In Remembrance: Jon D. McKee, AIA
Architect, philanthropist and founding partner of Symmes Maini & McKee Associates
Architect Jon McKee, a founding partner of Symmes Maini & McKee Associates (SMMA) and philanthropist died on Thursday, June 6, 2013 at the age of 86.
Born and raised in Montpelier, Vermont, Jon graduated from Rensselaer Polytechnic Institute with a Bachelors of Architecture in 1949. He joined SMMA founding partners Bill Maini and Parker Symmes in 1958, and requested that the firm be established as a A/E rather than E/A, to emphasize the primary need for high-design quality from an integrated firm. His approach always focused on raising the level of design excellence at SMMA and was evidenced throughout his professional career beginning with his initial involvement with designing all the buildings for the firm. As SMMA grew to become one of the largest design firms in the region during the 1960s and 1970s, McKee was responsible for selecting new designers who showed a high degree of creativity and innovation while establishing a Design Review Board internally to critique and challenge the firm's design solutions.
“Jon created architecture at SMMA,” said Ara Krafian, President and CEO of SMMA. “He sparked a spirit of curiosity and inspiration in everyone around him. He had a tremendous ability to connect the dots between personal interests and the design profession. He was a wonderful man, always paying attention to the person on the other side of every conversation. He will be greatly missed.”
McKee’s design commissions included academic, corporate, and commercial projects throughout New England and were recognized through regional and national awards and honors, in addition to literary recognition by critics and design journalists.
Robert Campbell, nationally renowned architectural critic for the Boston Globe, wrote on McKee’s 1280 Massachusetts Avenue project in Cambridge, “It is a well-mannered delight, a building so exactly right for its site and its use that it makes you wonder why every building can’t be this good. . . . . This is a lesson in good street architecture, the kind of architecture our forebears could take for granted, but which we in our own time only seem to get when we demand it. May it become precedent.”
Known by his colleagues and peers for modesty regarding his professional accomplishments, Jon’s contributions to the profession were celebrated most notably in 2010 when he was bestowed the Award of Honor by the Boston Society of Architects. The Society’s highest individual honor, it was given in part to recognize his philanthropic work with the Lyceum Fellowship. “We believe his quiet, long-term commitment to sponsoring and mentoring students and young architects merits this high honor and the recognition of the Boston architecture community,” wrote the BSA Nominating Committee.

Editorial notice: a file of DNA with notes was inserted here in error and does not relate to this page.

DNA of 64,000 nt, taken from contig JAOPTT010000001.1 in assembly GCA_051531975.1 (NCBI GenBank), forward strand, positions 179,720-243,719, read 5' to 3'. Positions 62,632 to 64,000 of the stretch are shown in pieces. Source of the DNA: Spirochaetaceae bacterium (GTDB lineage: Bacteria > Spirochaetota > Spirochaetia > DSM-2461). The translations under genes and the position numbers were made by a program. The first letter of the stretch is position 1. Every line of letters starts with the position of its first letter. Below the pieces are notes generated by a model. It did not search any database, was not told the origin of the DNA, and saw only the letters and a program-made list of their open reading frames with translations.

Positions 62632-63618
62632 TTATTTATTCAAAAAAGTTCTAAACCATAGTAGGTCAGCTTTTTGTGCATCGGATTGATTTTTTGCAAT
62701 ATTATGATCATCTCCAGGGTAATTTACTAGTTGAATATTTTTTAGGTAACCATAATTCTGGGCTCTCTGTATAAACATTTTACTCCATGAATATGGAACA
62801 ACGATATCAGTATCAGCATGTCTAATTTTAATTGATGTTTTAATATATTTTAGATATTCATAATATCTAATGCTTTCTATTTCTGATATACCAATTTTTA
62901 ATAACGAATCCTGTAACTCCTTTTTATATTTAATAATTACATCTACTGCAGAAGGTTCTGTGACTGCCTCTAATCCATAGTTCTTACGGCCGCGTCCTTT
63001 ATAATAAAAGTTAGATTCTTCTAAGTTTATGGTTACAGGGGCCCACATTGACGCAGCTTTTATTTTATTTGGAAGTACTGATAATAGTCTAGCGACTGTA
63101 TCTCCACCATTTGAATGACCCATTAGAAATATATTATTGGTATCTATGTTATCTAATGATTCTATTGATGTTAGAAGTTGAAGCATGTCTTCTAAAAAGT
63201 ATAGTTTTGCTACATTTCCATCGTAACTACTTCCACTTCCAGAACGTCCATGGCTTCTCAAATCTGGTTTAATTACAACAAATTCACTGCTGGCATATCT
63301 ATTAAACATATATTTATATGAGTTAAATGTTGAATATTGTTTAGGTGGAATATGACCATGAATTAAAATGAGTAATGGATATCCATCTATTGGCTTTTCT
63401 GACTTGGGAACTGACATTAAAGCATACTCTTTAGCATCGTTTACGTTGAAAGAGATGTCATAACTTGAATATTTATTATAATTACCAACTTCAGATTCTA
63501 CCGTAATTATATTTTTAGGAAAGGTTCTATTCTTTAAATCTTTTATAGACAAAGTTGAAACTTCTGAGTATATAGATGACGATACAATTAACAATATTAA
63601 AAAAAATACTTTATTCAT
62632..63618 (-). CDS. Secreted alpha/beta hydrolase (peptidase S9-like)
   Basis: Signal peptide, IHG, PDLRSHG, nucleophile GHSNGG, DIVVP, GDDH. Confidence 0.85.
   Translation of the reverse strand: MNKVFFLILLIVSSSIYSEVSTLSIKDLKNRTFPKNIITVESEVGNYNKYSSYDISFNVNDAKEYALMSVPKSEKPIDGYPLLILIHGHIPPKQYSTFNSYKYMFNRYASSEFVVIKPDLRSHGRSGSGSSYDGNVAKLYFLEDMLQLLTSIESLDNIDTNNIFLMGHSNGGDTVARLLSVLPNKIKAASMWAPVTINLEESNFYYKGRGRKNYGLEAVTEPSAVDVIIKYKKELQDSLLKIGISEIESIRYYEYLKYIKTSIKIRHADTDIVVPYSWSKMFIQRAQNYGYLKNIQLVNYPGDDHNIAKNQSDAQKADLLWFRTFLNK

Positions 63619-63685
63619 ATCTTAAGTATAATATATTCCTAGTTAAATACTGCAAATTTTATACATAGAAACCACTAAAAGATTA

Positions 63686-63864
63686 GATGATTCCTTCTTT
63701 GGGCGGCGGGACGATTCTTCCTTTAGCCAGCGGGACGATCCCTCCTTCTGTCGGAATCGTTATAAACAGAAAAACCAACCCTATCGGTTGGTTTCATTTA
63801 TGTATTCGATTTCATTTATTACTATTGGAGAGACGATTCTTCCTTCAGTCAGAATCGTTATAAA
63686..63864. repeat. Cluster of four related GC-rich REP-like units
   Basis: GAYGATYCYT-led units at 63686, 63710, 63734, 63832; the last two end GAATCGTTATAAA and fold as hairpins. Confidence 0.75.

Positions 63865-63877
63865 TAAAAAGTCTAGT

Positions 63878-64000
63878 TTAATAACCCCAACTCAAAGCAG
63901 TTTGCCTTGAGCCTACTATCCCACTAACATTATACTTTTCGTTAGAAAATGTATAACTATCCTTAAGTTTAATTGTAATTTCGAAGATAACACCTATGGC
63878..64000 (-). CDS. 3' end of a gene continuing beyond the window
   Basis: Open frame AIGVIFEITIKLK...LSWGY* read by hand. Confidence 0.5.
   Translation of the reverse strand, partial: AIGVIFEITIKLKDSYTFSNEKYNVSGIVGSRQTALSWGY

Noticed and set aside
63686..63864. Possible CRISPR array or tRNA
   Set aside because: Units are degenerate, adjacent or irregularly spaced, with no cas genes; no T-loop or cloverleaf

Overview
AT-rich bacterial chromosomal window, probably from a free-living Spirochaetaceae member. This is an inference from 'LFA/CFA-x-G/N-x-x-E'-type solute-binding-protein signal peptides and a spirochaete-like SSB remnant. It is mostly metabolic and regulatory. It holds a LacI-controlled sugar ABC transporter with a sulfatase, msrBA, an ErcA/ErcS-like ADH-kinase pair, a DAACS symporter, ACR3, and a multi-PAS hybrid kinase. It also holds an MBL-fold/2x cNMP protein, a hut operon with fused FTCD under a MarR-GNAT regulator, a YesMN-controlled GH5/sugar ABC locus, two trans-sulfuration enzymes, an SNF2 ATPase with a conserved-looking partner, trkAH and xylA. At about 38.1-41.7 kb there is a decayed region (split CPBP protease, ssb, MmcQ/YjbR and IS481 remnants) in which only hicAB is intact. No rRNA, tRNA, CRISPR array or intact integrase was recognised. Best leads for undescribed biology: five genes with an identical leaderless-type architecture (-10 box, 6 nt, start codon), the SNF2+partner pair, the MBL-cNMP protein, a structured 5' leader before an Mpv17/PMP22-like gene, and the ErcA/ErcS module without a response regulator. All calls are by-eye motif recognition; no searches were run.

As a young man, McKee traveled extensively overseas, and believed the experience as a traveler broadened his outlook and enriched his professional skills as an architect. Along with Mark Hutker, Peter Vincent, and Steve Arens, he founded the Lyceum Fellowship based on this belief. For the last 28 years, the Lyceum has traveled together for juries in all parts of the US, Europe, Canada and Russia. The Lyceum has worked with some of the most influential architects in the country to create a project statement for students of architecture to consider for the competition. Peter Bohlin, Amy Anderson, Robert Campbell, Peter Waldman, Eugene Kupper, Michael Rotundi, Peter Forbes, Keith Moskow, Stanley Saitowitz, Carlos Jiminez, Monica Ponce-de-Leon, Rick Joy, James Cutler, Wendell Burnette, Jeremiah Eck, Sam Mockbee, Brian Mackay-Lyons, Marlon Blackwell, Cynthia Wesse, Charles Moore and many others have been program authors. And, each year there have been on average three other invited jury members, of equal prominence, to help select the winners. The Lyceum continues today as a traveling fellowship for architectural students and national design competition created to advance the development of the next generation of architectural talent through travel grants during the student’s academic study years.
Established in 1985, the annual Lyceum awards celebrate McKee’s vision of extending architecture education beyond the classroom creating a vehicle for stimulating perceptive reasoning and inspiring creative thought. McKee stayed involved in the Lyceum throughout his life, personally calling each of the more than 75 student winners to congratulate them and offer advice on prospective destinations.
There will be a memorial service for Jon at The Cathedral Church of St. Paul, 138 Tremont Street, Boston on June 29th at 11:00.